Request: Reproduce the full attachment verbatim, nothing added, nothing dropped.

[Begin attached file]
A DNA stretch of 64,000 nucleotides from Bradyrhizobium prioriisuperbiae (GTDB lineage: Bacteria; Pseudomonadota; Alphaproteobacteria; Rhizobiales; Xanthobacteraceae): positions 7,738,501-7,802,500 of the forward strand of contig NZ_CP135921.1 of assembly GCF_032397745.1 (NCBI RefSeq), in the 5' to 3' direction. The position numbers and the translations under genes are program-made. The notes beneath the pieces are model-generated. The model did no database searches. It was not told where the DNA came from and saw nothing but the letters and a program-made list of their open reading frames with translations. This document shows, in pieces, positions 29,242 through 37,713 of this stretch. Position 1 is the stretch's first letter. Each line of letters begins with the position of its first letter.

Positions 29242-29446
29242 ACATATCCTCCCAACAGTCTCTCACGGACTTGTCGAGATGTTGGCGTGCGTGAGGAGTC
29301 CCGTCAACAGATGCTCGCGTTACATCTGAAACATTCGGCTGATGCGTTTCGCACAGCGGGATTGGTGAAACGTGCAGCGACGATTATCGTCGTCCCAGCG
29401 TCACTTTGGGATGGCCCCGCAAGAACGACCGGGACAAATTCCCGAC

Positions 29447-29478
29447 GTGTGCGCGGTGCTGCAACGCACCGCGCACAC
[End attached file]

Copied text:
A DNA stretch of 64,000 nucleotides from Bradyrhizobium prioriisuperbiae (GTDB lineage: Bacteria; Pseudomonadota; Alphaproteobacteria; Rhizobiales; Xanthobacteraceae): positions 7,738,501-7,802,500 of the forward strand of contig NZ_CP135921.1 of assembly GCF_032397745.1 (NCBI RefSeq), in the 5' to 3' direction. The position numbers and the translations under genes are program-made. The notes beneath the pieces are model-generated. The model did no database searches. It was not told where the DNA came from and saw nothing but the letters and a program-made list of their open reading frames with translations. This document shows, in pieces, positions 29,242 through 37,713 of this stretch. Position 1 is the stretch's first letter. Each line of letters begins with the position of its first letter.

Positions 29242-29446
29242 ACATATCCTCCCAACAGTCTCTCACGGACTTGTCGAGATGTTGGCGTGCGTGAGGAGTC
29301 CCGTCAACAGATGCTCGCGTTACATCTGAAACATTCGGCTGATGCGTTTCGCACAGCGGGATTGGTGAAACGTGCAGCGACGATTATCGTCGTCCCAGCG
29401 TCACTTTGGGATGGCCCCGCAAGAACGACCGGGACAAATTCCCGAC

Positions 29447-29478
29447 GTGTGCGCGGTGCTGCAACGCACCGCGCACAC